Manchin claim that we can’t afford $3.5 trillion holds no water
Rep. Sheila Jackson Lee, D-Tex., and Rep. Mike Thompson, D-Calif., speak to Sen. Joe Manchin, D-W.Va., on the steps of the Capitol in Washington, Sept. 13, 2021. As congressional Democrats speed ahead this week in pursuit of President Joe Biden's $3.5 trillion plan for social and environmental spending, Manchin, a Democratic senator vital to the bill's fate, is demanding it be slashed to win his support. | J. Scott Applewhite / AP

What determines how much the government spends and on what depends on who is in political control, not on how much money there is in a mythical government pot.

When Republicans were in control, they were able to afford the $2 trillion tax cut for the rich. When the Democrats were in control, they were able to afford the $2 trillion-plus COVID-19 rescue package.

In the last year alone, the total amount spent in response to COVID was almost $5 trillion, more than what the reconciliation package currently being debated will cost over the next ten years. All signs are that approval of the package can end the problems that have plagued this country for many decades. Even what was spent on one single thing, the $300 tax credits for each child in a family, had the incredible effect of lifting almost half the nation’s children out of poverty.

Among many other things, the $3.5 trillion soft infrastructure reconciliation package would continue those credits. Are Sen. Joe Manchin, D-W. Va., and his GOP pals saying it is OK to throw them all back into poverty? Over ten years, the cost of that to the economy—and more importantly the cost in human misery that will result—far outweigh the cost of the entire package.

The estimated GDP for the next ten years is $300 trillion, meaning the reconciliation package is only one percent of that overall product of the country’s economy.

It is a small cost to pay for the biggest transformation of the economy since the New Deal. The argument that it is too expensive is totally ludicrous. No one who has said that has bothered to explain why it is too expensive because, quite simply, it is not.

The Republicans of course oppose the package because they fear incurring the wrath of the rich, who may have to pay more of their fair share in taxes for it. So they call it socialism. They ignore the fact that many of the advanced capitalist countries around the world already provide their people with the things Americans would get from the reconciliation package: health care for Medicare recipients that includes dental and vision care, affordable daycare so folks can go back to work, child tax and living credits, schools in buildings that are not crumbling, free college education at least up to a certain level, higher minimum wages, union organizing rights, and so many other things that are in the package.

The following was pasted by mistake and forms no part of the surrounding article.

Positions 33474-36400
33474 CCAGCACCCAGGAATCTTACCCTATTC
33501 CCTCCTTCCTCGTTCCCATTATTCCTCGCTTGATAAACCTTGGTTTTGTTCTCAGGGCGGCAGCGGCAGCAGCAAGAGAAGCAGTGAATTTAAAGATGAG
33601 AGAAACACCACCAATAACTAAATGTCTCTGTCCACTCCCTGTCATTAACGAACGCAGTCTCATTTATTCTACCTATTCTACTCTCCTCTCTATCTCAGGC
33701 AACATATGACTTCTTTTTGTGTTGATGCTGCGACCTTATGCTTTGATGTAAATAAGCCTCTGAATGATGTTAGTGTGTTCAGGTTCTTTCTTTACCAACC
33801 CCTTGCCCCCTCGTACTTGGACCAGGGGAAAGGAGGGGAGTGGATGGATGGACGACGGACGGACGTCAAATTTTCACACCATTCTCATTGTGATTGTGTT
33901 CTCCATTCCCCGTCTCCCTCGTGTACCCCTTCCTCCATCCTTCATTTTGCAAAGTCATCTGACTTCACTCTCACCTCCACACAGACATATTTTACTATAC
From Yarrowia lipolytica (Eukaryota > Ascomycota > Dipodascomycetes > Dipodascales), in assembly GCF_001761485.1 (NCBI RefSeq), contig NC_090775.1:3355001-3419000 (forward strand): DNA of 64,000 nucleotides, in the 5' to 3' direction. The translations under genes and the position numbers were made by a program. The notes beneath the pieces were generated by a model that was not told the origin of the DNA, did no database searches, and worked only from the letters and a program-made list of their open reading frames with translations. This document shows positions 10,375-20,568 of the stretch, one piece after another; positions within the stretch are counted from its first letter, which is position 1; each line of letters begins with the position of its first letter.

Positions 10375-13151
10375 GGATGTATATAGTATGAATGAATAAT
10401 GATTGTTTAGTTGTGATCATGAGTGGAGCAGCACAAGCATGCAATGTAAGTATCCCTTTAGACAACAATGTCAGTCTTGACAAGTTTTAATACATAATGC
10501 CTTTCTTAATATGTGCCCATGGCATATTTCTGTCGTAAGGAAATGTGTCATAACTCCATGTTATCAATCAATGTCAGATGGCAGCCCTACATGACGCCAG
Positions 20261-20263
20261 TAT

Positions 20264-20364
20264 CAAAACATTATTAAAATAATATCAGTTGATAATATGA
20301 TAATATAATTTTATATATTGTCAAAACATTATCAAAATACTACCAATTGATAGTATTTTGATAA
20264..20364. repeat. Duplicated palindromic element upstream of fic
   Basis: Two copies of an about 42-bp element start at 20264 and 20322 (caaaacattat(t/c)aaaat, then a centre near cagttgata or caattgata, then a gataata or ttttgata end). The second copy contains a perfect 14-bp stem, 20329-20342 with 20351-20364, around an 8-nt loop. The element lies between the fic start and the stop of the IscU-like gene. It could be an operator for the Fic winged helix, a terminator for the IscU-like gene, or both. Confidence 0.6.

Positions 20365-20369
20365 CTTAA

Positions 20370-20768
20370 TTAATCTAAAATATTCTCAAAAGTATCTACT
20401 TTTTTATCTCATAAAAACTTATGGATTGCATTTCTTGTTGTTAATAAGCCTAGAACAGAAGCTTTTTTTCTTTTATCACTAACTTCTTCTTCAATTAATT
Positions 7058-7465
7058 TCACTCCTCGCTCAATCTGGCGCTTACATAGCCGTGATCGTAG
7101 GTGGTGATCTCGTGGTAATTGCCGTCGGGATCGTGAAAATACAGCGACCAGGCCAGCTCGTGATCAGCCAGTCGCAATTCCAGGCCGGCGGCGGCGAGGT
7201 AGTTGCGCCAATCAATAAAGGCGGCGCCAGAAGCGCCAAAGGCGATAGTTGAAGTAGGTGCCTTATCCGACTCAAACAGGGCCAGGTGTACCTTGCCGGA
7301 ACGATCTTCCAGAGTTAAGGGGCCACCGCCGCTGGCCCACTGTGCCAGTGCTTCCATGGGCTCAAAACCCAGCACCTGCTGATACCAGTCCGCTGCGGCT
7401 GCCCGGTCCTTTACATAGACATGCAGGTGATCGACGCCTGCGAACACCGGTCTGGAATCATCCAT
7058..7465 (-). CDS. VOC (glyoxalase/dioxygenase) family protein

The centrist Democrats who oppose the reconciliation package have not made the case that the spending will be harmful to the economy, Stephanie Kelton, an economist at Stony Brook College in New York, said on MSNBC this weekend. She even rejected the idea that spending to meet people’s needs causes inflation, a claim now being made by many in the GOP.

“All signs are,” she said, “that as you spend to increase productivity you will decrease inflation and increase the spending power of everyone, thereby helping the economy. If a bill gives money up front to people who spend it and lifts half the children out of poverty—why not pass this package and lift the rest of the children out of poverty? It was so easy to lift up half, why not go further?

The truth is there is no good economic, political, or moral reason not to proceed with the full $3.5 trillion reconciliation plan. Opposition means you favor continuing to let the wealthy in this country completely off the hook. You favor allowing them to destroy both people and the planet to keep their positions of privilege. It is wrong and it cannot be allowed to continue.

As with all op-eds published by People’s World, this article reflects the opinions of its author.


CONTRIBUTOR

John Wojcik
John Wojcik

John Wojcik is Editor-in-Chief of People's World. He joined the staff as Labor Editor in May 2007 after working as a union meat cutter in northern New Jersey. There, he served as a shop steward, as a member of a UFCW contract negotiating committee, and as an activist in the union's campaign to win public support for Wal-Mart workers. In the 1970s and '80s, he was a political action reporter for the Daily World, this newspaper's predecessor, and was active in electoral politics in Brooklyn, New York.

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